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Posttraumatic stress disorder screening status is associated with increased VA medical and surgical utilization in women.
Dobie DJ, Maynard C, Kivlahan DR, Johnson KM, Simpson T, David AC, Bradley K. Posttraumatic stress disorder screening status is associated with increased VA medical and surgical utilization in women. Journal of general internal medicine. 2006 Mar 1; 21 Suppl 3:S58-64.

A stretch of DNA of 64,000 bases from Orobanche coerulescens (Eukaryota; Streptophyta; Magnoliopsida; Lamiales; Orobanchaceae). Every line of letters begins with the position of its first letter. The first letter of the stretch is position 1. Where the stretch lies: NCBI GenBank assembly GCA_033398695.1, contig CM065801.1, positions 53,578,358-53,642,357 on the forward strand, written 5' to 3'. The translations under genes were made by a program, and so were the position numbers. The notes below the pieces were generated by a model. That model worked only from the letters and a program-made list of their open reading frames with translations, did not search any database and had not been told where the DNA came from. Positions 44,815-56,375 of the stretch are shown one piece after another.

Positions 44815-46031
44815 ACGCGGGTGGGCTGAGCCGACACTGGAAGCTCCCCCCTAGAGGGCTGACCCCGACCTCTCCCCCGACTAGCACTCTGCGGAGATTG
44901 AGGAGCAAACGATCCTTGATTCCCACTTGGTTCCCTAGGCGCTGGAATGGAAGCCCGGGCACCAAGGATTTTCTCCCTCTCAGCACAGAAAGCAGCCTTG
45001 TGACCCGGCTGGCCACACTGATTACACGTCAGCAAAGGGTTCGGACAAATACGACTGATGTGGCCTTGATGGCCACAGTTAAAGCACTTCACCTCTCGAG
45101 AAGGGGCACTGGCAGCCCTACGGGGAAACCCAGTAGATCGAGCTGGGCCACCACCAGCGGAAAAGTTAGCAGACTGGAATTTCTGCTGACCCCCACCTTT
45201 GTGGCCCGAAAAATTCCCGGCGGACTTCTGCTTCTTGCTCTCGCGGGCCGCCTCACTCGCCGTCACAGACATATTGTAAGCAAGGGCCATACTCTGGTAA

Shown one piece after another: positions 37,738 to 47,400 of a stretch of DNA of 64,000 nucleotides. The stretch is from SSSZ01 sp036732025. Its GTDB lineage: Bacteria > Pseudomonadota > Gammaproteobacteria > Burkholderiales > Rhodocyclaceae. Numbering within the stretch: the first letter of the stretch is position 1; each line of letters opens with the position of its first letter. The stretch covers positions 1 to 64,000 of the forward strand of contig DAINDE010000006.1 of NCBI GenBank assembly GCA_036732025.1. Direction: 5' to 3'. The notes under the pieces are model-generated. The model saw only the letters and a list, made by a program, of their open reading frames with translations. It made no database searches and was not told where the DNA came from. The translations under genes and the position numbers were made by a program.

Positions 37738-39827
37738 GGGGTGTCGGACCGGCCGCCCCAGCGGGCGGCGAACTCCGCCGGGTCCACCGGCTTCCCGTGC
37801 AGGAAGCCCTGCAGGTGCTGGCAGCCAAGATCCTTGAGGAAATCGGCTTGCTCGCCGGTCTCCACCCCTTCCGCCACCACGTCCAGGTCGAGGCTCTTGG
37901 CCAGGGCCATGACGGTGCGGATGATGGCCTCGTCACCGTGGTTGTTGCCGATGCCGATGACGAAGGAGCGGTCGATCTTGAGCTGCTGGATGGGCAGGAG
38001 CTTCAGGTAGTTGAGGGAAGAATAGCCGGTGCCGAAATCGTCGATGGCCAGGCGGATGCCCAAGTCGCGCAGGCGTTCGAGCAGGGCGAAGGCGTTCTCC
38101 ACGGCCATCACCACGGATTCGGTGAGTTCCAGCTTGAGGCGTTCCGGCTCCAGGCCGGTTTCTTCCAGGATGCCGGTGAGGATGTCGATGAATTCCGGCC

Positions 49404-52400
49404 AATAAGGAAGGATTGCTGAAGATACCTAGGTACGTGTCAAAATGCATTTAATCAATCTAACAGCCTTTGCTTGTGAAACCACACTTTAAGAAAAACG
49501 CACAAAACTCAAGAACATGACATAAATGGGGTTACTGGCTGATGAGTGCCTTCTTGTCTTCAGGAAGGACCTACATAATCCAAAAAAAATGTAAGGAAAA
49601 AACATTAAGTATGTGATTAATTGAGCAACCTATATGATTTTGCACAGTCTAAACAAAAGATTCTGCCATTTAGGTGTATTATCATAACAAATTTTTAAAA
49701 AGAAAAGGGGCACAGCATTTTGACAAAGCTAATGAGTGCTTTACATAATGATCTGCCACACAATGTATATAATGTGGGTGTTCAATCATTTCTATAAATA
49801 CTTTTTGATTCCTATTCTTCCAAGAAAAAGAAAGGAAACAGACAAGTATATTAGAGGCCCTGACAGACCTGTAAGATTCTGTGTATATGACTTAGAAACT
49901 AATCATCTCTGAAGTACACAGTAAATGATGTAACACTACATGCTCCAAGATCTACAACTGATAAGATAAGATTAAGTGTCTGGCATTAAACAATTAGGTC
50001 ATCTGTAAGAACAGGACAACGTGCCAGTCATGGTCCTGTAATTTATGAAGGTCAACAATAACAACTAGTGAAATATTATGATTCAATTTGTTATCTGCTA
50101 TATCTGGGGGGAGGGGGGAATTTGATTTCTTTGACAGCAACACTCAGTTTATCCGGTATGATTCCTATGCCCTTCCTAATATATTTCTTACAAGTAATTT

BACKGROUND: Women with posttraumatic stress disorder (PTSD) report poor health, but associations with health care utilization are understudied. OBJECTIVE: To determine associations between medical/surgical utilization and PTSD in female Veterans Affairs (VA) patients. DESIGN: Prospective comparison of utilization rates between women screening positive or negative for PTSD on a mailed survey. SUBJECTS: Women receiving care at an urban VA medical center between October 1996 and January 2000. MEASUREMENTS: Survey responses, including a validated screen for PTSD (PCL-C), and VA utilization data through September 2002. RESULTS: Two thousand five hundred and seventy-eight (2,578) women (78% of those eligible) completed the PCL-C; 858 (33%) of them screened positive for PTSD (PTSD+). In unadjusted models, PTSD+ women had higher rates of medical/surgical hospitalizations and surgical inpatient procedures. Among women ages 35 to 49, mean days hospitalized/100 patients/year was 43.4 (95% CI 26 to 61) for PTSD+ women versus 17.0 (16 to 18) for PTSD negative (PTSD-) women. More PTSD+ women underwent surgical procedures (P < .001). Mean annual outpatient visits were significantly higher among PTSD+ women, including: emergency department (ED) (1.1 [1.0 to 1.2] vs 0.6 [0.5 to 0.6]), primary care (3.2 [3.0 to 3.4] vs 2.2 [2.1 to 2.3]), medical/surgical subspecialists (2.1 [1.9 to 2.3] vs 1.5 [1.4 to 1.6]), ancillary services (4.1 [3.7 to 4.5] vs 2.4 [2.2 to 2.6]), and diagnostic tests (5.6 [5.1 to 6.1] vs 3.7 [3.4 to 4.0]). In multivariate models adjusted for demographics, smoking, service access, and medical comorbidities, PTSD+ women had greater likelihood of medical/surgical hospitalization (OR = 1.37 [1.04 to 1.79]) and of being among the top quartile of patients for visits to the ED, primary care, ancillary services, and diagnostic testing. CONCLUSIONS: Female veterans who screen PTSD+ receive more VA medical/surgical services. Appropriateness of that care deserves further study.